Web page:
13. [13]
    Zou Z G, Ye J H, Arakaw H. Photocatalytic water splitting into H2 and/or O2 under UV and visible light irradiation with a semiconductor photocatalyst[J]. International Journal of Hydrogen Energy, 2003, 28: 663–669.CrossRefGoogle Scholar
  14. [14]
    Zhang C, Zhu Y F. Synthesis of square Bi2WO6 nanoplates as high-activity visible-light-driven photocatalysts[J]. Chemistry of Materials, 2005, 17: 3537–3545.CrossRefGoogle Scholar
  15. [15]
    He C H, Gu M Y. Photocatalytic activity of bismuth germanate Bi12GeO20 powders[J]. Scripta Materialia, 2006, 54: 1221–1225.CrossRefGoogle Scholar
  16. [16]
    Zhang L, Chen D R, Jiao X L. Monoclinic structured BiVO4 nanosheets: hydrothermal preparation, formation mechanism, and coloristic and photocatalytic properties[J]. The Journal of Physical Chemistry B, 2006, 110: 2668–2673.CrossRefGoogle Scholar
  17. [17]
    Zhang G K, Hu Y Y, Ding X M, et al. Wet chemical synthesis and photocatalytic activity of potassium niobate K6Nb10.8O30 powders[J]. Journal of Solid State Chemistry, 2008, 181: 2133–2138.CrossRefGoogle Scholar
  18. [18]
    Kaur S, Singh V. TiO2 mediated photocatalytic degradation studies of Reactive Red 198 by UV irradiation[J]. Journal of Hazardous Materials, 2007, 141: 230–236.CrossRefGoogle Scholar
  19. [19]
    Sleiman M, Conchon P, Ferronato C, et al. Iodosulfuron degradation by TiO2 photocatalysis: Kinetic and reactional pathway investigations[J]. Applied Catalysis B: Environmental, 2007, 71: 279–290.CrossRefGoogle Scholar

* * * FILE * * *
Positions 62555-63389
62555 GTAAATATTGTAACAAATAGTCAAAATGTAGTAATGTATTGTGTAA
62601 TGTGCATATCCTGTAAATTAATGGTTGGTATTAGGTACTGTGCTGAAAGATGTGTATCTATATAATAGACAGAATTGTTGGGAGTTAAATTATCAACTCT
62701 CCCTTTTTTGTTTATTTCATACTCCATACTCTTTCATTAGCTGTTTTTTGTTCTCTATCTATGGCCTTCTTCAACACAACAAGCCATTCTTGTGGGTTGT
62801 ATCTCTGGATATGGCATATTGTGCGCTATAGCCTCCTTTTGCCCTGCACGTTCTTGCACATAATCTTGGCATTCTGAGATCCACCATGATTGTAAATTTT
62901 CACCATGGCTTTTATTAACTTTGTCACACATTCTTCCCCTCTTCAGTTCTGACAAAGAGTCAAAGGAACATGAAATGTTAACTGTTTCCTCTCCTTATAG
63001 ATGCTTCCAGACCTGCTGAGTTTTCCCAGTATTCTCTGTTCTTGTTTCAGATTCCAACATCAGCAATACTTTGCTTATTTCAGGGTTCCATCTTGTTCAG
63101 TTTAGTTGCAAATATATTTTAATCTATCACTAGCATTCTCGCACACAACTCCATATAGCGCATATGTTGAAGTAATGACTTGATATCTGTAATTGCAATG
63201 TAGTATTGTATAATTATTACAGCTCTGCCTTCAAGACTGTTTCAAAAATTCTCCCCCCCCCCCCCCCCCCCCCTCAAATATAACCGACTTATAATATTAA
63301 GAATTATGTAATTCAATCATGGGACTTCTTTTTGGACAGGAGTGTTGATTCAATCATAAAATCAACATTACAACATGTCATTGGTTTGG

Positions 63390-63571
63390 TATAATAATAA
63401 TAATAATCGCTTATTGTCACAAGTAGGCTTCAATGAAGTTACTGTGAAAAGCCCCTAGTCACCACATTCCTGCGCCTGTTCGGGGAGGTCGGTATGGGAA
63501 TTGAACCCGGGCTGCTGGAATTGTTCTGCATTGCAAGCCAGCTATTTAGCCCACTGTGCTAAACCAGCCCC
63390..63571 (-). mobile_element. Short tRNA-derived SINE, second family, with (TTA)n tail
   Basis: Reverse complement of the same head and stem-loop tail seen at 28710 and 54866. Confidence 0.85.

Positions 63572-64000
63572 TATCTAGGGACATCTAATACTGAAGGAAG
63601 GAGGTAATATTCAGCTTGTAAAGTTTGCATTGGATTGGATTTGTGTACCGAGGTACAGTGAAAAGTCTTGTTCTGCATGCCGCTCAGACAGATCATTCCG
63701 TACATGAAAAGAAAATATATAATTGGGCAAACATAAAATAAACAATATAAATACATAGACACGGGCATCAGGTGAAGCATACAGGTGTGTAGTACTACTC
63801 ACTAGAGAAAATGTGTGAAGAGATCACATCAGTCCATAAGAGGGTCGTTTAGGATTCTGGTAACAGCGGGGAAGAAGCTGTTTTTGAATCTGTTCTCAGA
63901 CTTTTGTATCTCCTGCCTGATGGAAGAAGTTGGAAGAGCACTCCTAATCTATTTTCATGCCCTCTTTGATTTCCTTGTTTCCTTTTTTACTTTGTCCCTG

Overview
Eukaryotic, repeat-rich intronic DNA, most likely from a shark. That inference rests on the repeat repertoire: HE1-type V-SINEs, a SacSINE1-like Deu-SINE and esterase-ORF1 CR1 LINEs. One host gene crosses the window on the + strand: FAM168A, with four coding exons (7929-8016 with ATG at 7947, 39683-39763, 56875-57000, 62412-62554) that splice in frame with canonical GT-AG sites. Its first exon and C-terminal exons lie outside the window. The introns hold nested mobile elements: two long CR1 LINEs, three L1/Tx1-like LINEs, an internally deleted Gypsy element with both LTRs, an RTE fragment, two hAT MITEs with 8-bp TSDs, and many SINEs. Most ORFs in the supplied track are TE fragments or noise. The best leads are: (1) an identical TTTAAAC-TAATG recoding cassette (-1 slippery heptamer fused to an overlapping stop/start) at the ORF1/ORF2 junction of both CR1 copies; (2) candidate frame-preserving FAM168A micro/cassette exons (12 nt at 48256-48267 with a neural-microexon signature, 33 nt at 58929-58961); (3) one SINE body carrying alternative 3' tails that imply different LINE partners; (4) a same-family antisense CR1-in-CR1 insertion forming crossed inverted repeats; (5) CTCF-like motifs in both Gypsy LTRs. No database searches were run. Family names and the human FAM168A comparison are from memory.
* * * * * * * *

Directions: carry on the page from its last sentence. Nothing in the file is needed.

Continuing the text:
20. [20]
    Talebian N, Nilforoushan M R. Comparative study of the structural, optical and photocatalytic properties of semiconductor metal oxides toward degradation of methylene blue[J]. Thin Solid Films, 2010, 518: 2210–2215.CrossRefGoogle Scholar
  21. [21]
    Kumar V K, Porkodi K, Selvaganapathi A. Constrain in solving Langmuir-Hinshelwood kinetic expression for the photocatalytic degradation of Auramine O aqueous solutions by ZnO catalyst[J]. Dyes and Pigments, 2007, 75: 246–249.CrossRefGoogle Scholar
  22. [22]
    Saiena J, Asgari M, Soleymani A R, et al. Photocatalytic decomposition of direct red 16 and kinetics analysis in a conic body packed bed reactor with nanostructure titania coated Raschig rings[J]. Chemical Engineering Journal, 2009, 151: 295–301.CrossRefGoogle Scholar
  23. [23]
    Chen Y H, Chen L L, Shang N C. Photocatalytic degradation of dimethyl phthalate in an aqueous solution with Pt-doped TiO2-coated magnetic PMMA microspheres[J]. Journal of Hazardous Materials, 2009, 172: 20–29.CrossRefGoogle Scholar
  24. [24]
    Wang C, Zhang X H, Liu H, et al. Reaction kinetics of photocatalytic degradation of sulfosalicylic acid using TiO2 microspheres[J]. Journal of Hazardous Materials, 2009, 163: 1101–1106.CrossRefGoogle Scholar
  25. [25]
    Kaur S, Singh V. TiO2 mediated photocatalytic degradation studies of reactive red 198 by UV irradiation[J]. Journal of Hazardous Materials, 2007, 141: 230–236.CrossRefGoogle Scholar
  26. [26]
    Jiang R, Zhu H Y, Li X D, et al. Visible light photocatalytic decolourization of C. I. Acid Red 66 by chitosan capped CdS composite nanoparticles[J]. Chemical Engineering Journal, 2009, 152: 537–542.CrossRefGoogle Scholar
  27. [27]
    Pare B, Jonnalagadda S N, Tomar H, et al. ZnO assisted photocatalytic degradation of acridine orange in aqueous solution using visible irradiation[J]. Desalination, 2008, 232: 80–90.CrossRefGoogle Scholar

Copyright information

© Wuhan University and Springer-Verlag Berlin Heidelberg 2010

Authors and Affiliations

  1. 1.HospitalWuhan University of TechnologyWuhanHubei, China
  2. 2.School of Resources and Environmental EngineeringWuhan University of TechnologyWuhanHubei, China

Personalised recommendations